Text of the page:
Originally, sausage-making was a way to preserve meat trimmings left over on the butchers' table. Salt and other spices were added to help extend the shelf life. Sausage is cured either by drying, smoking (hot or cold), or salting.
As techniques improved people found sausage to be not only a cheap and easy food but a delicious one. Sausage is generally made from pork, but also from beef, veal, lamb, chicken, turkey, and game. In recent times, the quest for lower fat foods has driven many people to chicken and turkey sausage and the quality of these types of sausage has improved a lot.
The Curing Process
Cold smoking occurs at 70 to 90 F and can take up to a week. Hot smoking is done anywhere between 100 and 190 F. If you are interested in making your own sausage, start with the hot smoke method. The cold method can be dangerous if you aren't careful.
Hot smoking is done just like you would barbecue a brisket. Heat up your smoker once you have your sausage prepared and place in smoker. Use a mild wood and smoke at a low temperature. To eliminate any chance of food poisoning you need to bring the internal temperature to 160 F. However, you can take a middle ground. Smoke the sausage partially at a low temperature to add a smoky flavor and then remove it from the smoker before they start to shrink and dry. Then when you are ready to serve them, cook to 165 F.
Types of Sausage
There are lots of varieties of sausage, including:
- Andouille Sausage: A spicy, heavily smoked sausage made from pork chitterlings and tripe. French in origin, Andouille sausage is a specialty of Cajun cooking. It's used in specialties like jambalaya and gumbo. Andouille is also especially good served cold as an hors-d'oeuvre.
- Bauerwurst: A coarse-textured German sausage that is smoked and highly seasoned. It's usually steamed or sautéed.
- Bierwurst or Beerwurst: (Does not contain Beer) A German cooked sausage made with lots of garlic and is a dark red color. It's usually sold as sandwich meat.
- Blood Sausage or Blood Pudding or Black Pudding: A large link sausage is made of pig's blood, suet, bread crumbs, and oatmeal. Almost black in color, blood sausage is generally sold precooked. It's traditionally sautéed and served with mashed potatoes.
- Bockwurst: Flavored with chopped parsley and chives, this ground veal sausage is of German origin. It's generally sold raw and must be well cooked before serving.
- Bratwurst: A German sausage made of pork and veal seasoned with a variety of spices including ginger, nutmeg, and coriander or caraway. Though it is now available precooked, bratwurst is generally found fresh and must be well grilled or sautéed before eating.
- Chorizo: A highly seasoned, coarsely ground pork sausage flavored with garlic, chili powder, and other spices. It's widely used in both Mexican and Spanish cookery. Mexican chorizo is made with fresh pork while the Spanish version uses smoked pork.
- Frankfurter: A hot dog.
- Head Cheese: Not a cheese at all, but a sausage made from the meaty bits of the head of a calf or pig (sometimes a sheep or cow) that are seasoned, combined with a gelatinous meat broth and cooked in a mold. When cool, the sausage is unmolded and thinly sliced. It's usually eaten at room temperature.
- Italian Sausage: This favorite pizza topping is a coarse pork sausage, generally sold in plump links. Italian sausage is usually flavored with garlic and fennel seed or anise seed. It comes in two styles hot (flavored with hot, red peppers) and sweet (without the added heat). It must be well cooked before serving and is suitable for frying, grilling or braising.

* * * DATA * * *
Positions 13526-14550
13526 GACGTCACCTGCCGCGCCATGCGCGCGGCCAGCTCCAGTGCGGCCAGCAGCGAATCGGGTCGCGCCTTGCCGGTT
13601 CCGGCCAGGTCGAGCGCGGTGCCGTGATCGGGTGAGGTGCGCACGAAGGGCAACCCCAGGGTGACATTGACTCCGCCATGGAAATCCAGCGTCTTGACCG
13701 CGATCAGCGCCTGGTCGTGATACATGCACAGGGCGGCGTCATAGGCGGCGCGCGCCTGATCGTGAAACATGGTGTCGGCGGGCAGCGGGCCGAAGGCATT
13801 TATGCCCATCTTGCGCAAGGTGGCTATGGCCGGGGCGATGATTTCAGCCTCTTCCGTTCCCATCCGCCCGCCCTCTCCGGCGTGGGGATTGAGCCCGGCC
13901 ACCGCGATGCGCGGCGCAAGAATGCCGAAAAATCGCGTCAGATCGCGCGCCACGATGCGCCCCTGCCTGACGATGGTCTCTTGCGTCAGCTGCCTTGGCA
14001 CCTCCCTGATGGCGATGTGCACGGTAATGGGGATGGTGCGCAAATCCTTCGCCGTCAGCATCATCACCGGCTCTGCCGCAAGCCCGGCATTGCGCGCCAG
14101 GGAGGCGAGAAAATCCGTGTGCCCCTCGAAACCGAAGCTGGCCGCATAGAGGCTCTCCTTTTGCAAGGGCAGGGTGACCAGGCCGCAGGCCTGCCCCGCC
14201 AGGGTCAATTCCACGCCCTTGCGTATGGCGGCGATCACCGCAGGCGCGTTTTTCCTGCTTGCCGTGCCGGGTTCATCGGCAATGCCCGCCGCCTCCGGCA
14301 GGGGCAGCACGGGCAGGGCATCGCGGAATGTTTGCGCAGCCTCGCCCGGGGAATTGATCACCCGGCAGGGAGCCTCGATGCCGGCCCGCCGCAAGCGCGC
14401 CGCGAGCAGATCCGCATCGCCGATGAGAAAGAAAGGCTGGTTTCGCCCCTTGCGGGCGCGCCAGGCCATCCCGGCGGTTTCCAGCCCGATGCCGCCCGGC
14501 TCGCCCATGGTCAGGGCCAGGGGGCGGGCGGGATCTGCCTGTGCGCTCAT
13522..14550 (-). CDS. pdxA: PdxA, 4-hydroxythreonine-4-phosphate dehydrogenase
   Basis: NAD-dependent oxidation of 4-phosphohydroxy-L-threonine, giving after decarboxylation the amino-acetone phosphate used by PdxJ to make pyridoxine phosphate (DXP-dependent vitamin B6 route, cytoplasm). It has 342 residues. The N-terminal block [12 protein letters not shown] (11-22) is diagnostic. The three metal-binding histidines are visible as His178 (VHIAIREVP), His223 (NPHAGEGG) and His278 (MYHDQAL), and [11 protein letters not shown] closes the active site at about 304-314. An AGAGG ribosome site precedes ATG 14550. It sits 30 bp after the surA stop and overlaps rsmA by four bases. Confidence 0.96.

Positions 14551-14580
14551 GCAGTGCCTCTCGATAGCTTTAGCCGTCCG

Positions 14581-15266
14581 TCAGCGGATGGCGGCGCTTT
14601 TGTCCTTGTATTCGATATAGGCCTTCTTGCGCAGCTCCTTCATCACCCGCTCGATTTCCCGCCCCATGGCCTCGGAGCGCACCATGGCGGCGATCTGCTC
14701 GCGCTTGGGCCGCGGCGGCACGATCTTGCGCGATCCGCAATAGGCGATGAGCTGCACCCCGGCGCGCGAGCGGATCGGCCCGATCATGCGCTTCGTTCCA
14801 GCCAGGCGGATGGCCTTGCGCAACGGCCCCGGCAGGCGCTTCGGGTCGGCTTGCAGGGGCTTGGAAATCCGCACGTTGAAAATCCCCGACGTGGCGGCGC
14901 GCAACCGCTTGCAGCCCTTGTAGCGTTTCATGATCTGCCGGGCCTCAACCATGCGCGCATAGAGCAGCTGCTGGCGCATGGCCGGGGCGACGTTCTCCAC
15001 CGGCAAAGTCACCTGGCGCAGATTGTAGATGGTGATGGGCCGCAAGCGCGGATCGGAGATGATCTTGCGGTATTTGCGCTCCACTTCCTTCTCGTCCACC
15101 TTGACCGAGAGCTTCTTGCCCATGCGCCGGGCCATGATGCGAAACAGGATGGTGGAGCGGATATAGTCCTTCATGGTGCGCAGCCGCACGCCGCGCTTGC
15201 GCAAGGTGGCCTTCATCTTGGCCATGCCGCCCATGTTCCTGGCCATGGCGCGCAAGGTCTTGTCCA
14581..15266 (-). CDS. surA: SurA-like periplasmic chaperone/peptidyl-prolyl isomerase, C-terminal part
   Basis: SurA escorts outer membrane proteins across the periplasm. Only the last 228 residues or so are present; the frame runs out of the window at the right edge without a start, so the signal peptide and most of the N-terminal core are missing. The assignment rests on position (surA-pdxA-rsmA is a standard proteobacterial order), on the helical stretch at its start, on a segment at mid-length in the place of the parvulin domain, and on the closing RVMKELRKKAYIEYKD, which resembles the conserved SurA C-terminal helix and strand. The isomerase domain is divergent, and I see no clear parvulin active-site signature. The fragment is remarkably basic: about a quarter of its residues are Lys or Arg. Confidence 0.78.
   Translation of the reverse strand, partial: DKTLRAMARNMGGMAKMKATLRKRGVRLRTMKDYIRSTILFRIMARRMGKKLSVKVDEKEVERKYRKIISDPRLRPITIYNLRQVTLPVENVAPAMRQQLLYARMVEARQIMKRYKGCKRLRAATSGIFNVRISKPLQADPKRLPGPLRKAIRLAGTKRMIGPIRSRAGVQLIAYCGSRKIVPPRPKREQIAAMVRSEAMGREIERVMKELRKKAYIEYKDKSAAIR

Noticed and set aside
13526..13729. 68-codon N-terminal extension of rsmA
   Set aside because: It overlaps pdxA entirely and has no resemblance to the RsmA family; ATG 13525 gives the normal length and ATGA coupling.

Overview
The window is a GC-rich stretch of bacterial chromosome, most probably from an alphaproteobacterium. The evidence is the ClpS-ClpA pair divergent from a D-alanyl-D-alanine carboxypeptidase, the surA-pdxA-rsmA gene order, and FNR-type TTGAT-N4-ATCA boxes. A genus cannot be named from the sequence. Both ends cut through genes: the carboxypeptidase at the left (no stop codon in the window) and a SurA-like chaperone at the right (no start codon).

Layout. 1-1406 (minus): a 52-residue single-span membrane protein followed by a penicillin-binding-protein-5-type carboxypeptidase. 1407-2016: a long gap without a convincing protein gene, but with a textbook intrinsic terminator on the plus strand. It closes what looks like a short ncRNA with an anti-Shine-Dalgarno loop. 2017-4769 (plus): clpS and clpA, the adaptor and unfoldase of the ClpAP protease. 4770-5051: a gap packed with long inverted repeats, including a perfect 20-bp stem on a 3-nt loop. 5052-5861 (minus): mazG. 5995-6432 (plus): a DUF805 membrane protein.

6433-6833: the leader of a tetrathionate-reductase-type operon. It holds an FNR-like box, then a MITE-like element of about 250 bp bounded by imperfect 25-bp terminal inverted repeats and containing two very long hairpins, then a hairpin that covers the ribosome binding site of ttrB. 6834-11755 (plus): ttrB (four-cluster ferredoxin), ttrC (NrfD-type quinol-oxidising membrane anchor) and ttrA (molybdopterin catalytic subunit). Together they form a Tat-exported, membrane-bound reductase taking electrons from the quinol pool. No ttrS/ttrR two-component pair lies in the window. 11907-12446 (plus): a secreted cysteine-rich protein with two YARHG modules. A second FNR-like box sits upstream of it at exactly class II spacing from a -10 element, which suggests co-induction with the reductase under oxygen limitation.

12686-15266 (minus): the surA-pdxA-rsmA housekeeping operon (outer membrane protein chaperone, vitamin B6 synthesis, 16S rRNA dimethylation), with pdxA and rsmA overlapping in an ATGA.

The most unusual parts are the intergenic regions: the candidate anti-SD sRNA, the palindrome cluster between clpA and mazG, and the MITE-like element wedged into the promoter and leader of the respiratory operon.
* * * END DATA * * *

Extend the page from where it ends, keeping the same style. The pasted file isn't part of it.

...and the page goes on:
- Kielbasa or Polish Sausage: This smoked sausage is usually made of pork though beef can also be added. It comes in chunky (about 2 inches in diameter) links and is usually sold pre-cooked, though an occasional butcher will sell it fresh. Kielbasa can be served separately or cut into pieces as part of a dish. Even the precooked Kielbasa tastes better when heated. This is my favorite in a bun.
- Loukanika Sausage: Seasoned with orange rind, this Greek sausage is made with both lamb and pork. Loukanika is a fresh sausage and must, therefore, be cooked before eating. It's usually cut into chunks and sautéed.
- Weisswurst: German for "white sausage," weisswurst is a delicate sausage made with veal, cream, and eggs. It's traditionally served during Oktoberfest with sweet mustard, rye bread, and beer.
Remember a couple of things: many sausages are now available in an uncooked variety so you can take advantage of smoking them yourself. Don't try to smoke a smoked sausage unless you do it at a high temperature (225 F) and for a short period (1 to 2 hours). Do this to basically warm the sausage. If you are smoking uncooked sausage watch the internal temperature and make sure it gets to at least 160 F.
Curing Meat Warning
Curing meat requires specific expertise and failure to cure meat properly may result in sickness or death. If you have no experience in this area, we advise you to consult an expert to teach you proper techniques and applications.
Great Resources on Curing Meat
Since curing meat requires such a specific skill set, otherwise, it can lead to illness or worse, we highly recommend consulting with an expert to teach you proper techniques. We found that the following four publications are super helpful guides and go in-depth about just such processes, procedures, and techniques:
- Charcuterie: The Art of Salting, Smoking, and Curing by Michael Ruhlman and Brian Polcyn
- Home Production of Quality Meats and Sausages by Stanley Marianski
- The River Cottage Smoking & Curing Handbook by Steven Lamb
- USDA’s Processing Procedures: Dried Meats